The cumulative impact of these reports is to suggest the importance of food beyond physical health. A school for juvenile delinquents sees less violence than a normal school after it switches to a healthier lunch program. Spurlock himself notes mood swings that correspond to his eating schedule.

Spurlock's easygoing manner and wry sense of humor help us root for him throughout. When a psychologist explains that many adults eat at McDonald's because they associate it with happy childhood memories, Spurlock jokes that when he and his future kids pass a McDonald's, he'll punch them in the face.

By its nature, the film presents largely anecdotal evidence to support its claims. Though not bereft of statistics, it remains vulnerable to scientific debunking, and in fact it has received a crush of attention lately from people who have tried similar experiments without ill effect as well as those who simply think Spurlock is a wuss. Regardless, Spurlock's argument remains compelling if for no other reason than that his targets are so easy: The influence of corporations, the national obsession with image, and the prioritizing of the bottom line over health concerns.

With Super Size Me, Spurlock puts a very human face on questions that concern the nation as a whole. That this face happens to be his own only makes the film more entertaining.

I haven't touched a Big Mac since. Reviewed at the 2004 Philadelphia Film Festival.

This harrowing film hits DVD with copious extras, including a commentary from Spurlock, extra interviews and deleted scenes, and an interview with the author of Fast Food Nation. Don't miss the three-minute "science experiment," which answers the question of what happens to McDonald's items after they spend 10 weeks in a mason jar. Disgusting.

Quarter pounded.


Subscribe to Morgan Spurlock alerts


Super Size Me Rating

" Extraordinary "


More Morgan Spurlock

A Little Chaos Trailer

In the palace of Versailles, a tremendous garden is maintained. One day, the builder and head gardener sees an ordinary woman arriving at the palace,...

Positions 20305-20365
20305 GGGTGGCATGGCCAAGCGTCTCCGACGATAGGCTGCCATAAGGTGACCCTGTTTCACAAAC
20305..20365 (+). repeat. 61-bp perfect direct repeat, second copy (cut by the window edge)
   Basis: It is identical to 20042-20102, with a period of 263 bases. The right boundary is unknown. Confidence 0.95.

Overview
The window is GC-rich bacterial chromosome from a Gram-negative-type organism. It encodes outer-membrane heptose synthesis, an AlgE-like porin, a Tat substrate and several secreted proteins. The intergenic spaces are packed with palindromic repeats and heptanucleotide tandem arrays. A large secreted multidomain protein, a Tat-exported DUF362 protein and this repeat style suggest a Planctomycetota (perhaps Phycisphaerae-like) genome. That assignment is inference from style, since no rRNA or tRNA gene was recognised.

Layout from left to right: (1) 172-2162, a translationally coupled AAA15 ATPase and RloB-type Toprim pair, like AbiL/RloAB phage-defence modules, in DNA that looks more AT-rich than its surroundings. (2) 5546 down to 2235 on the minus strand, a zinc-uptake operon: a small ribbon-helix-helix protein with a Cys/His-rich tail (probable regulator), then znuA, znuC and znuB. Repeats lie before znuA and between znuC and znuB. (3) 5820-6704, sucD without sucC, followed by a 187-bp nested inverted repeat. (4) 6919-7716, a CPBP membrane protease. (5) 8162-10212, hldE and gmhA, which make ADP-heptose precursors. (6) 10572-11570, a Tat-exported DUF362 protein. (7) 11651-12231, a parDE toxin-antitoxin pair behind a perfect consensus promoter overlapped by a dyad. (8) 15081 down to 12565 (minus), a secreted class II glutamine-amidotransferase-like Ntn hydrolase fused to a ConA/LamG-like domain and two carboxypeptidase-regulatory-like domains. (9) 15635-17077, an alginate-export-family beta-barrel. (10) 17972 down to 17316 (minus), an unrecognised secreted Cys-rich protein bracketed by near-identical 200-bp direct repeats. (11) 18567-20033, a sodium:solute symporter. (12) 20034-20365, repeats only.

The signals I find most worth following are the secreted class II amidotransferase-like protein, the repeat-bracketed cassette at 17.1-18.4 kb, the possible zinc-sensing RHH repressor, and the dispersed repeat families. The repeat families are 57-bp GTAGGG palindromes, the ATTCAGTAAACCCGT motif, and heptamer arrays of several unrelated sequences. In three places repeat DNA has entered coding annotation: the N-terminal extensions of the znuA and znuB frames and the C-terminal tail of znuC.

Damien Rice - My Favourite Faded Fantasy Album Review

The solo career of Mr Rice is not one you may realistically describe as that with which you may associate a prolific output. His is...

Backstreet Boys: Show 'Em What You're Made Of Trailer

In the late 90's and early 00's, The Backstreet Boys were the most powerful boy band in the world. After discovering that they had not...

George The Poet - 1,2,1,2 (Dismantle Remix) Video

George The Poet unveils an audio for the Dismantle Remix of his single '1,2,1,2', taken from the tracks Remixes EP. The track has been produced...


Perfume Genius - Too Bright Album Review

Ever since the release of his debut LP 'Learning' back in 2010, Seattle's Perfume Genius has attracted increasing attention both publicly and critically. His piano...

The Boys of St. Paul's Choir School - O Come All Ye Faithful Video

The angelic voices of The Boys of St. Paul's Choir School perform a moving rendition of classic Christmas carol 'O Come All Ye Faithful'.

Jamie Scott - Last Christmas Video

Jamie Scott of London duo GRAFFITI6 performs an acoustic rendition of Wham!'s 1984 festive single 'Last Christmas' in a black and white one-take video. In...

Christina Aguilera Ft. Brian McKnight - Have Yourself A Merry Little Christmas Video

In 2000, Christina Aguilera recorded a collection of some of her favourite Christmas songs and the sessions resulted in the album 'My Kind of Christmas',...